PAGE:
It left me wondering… how does that man experience the various aspects of his world?  What temptations enter his consciousness, and how do they grasp him?  Clearly the kinds of things that were starting to feel important to me did not even enter his mind.

Those few seconds of experience and awareness created a quick reality check for me.  Yes, visual beauty is beautiful, and worthy of appreciation.  But it’s not everything.  Certainly owning it is not everything.  The memory of beauty can be enjoyed long after experiencing it.  For me, it is most often my eyes that afford me that privileged experience.

Pet Peeve, or a Fact of Life?

Posted by:
Kaitlyn Wells


Images via Hovering Art Directors

So I’m sure you’ve all seen this before. The dreaded hovering art director. Our fabulous Lena Blackstock sent this around the office about a month ago, and I started thinking about it again.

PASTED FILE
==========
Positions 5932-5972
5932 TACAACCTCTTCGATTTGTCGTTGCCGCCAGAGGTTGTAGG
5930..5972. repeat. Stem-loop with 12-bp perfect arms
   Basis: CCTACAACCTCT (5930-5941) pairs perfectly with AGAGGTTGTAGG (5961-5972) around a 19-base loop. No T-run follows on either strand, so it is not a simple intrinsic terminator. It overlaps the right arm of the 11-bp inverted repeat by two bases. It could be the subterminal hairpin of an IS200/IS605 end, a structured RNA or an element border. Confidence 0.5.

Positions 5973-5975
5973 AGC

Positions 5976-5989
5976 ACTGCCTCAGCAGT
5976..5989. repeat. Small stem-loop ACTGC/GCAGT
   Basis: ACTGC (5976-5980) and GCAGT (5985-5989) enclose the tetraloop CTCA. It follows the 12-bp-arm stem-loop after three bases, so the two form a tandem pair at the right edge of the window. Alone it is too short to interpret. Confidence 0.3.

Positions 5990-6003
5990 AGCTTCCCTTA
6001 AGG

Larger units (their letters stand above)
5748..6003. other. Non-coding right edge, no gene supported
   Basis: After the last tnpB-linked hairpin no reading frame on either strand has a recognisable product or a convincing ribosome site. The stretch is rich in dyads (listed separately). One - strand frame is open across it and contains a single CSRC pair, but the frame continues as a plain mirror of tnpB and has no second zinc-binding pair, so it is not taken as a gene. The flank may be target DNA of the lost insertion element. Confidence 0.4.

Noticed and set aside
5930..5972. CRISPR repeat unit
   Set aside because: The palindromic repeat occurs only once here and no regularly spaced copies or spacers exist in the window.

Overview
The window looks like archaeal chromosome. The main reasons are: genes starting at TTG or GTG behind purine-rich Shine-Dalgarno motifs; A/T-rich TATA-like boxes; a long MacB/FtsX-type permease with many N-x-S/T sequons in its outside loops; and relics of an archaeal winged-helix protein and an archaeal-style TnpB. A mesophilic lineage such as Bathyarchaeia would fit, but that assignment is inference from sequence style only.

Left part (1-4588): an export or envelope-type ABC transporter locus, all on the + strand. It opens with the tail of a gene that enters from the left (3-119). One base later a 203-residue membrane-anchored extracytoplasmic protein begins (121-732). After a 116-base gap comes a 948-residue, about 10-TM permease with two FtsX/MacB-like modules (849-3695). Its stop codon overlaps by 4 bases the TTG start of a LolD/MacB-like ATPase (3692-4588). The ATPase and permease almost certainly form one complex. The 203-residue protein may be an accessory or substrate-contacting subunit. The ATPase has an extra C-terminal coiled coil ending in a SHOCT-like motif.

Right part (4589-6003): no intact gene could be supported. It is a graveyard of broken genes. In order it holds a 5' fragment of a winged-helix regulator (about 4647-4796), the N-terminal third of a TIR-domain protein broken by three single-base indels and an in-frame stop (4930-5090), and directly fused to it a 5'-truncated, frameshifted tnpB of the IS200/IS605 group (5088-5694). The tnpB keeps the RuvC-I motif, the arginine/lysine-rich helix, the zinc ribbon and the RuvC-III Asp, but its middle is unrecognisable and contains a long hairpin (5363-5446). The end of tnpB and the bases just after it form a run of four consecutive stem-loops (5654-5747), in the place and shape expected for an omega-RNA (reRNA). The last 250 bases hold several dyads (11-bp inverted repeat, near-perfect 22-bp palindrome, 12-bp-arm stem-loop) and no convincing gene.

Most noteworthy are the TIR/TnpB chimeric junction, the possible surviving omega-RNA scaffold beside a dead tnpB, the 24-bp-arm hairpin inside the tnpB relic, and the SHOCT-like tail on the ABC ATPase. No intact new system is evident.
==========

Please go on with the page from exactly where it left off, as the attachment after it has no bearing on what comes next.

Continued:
I have a thing about people behind me. I don’t like to sit with my back facing the room, and when I do, you can find me turning around every 5 minutes. So what happens when I have hovering “art directors?” I cringe, I fidget, I turn to my side, and I can’t look straight at the screen. It doesn’t help that I like to look at the people talking to me (which I don’t think is actually a bad thing). I can handle one, maybe two, but any more than two is like having an audience. Plain and simple, I get creeped out.

So what do I do now?

Stokefire‘s Chief Creative Tate Linden, has named me the Art Director here at Stokefire. Will I become the dreaded “hovering art director?” There is a fine line between directing and telling. Will I be that one person that every designer dreads, the person that says “click there,” “do this,” “do that.” I can tell you one thing, I’d rather direct, but I suppose only time will tell.

 

 

The Rebirth of Effective Progressivism: It’s not what you say, and it’s also not what you do.

Posted by:
Tate Linden

Tomorrow morning (9 AM at Netroots Nation 11) I’m serving on a panel of national experts and authors of books on political messaging and polling with Drew Westen and Celinda Lake. As the lone panelist without a Wikipedia page (probably should do something about that, no?) I’m honored to be included in the group.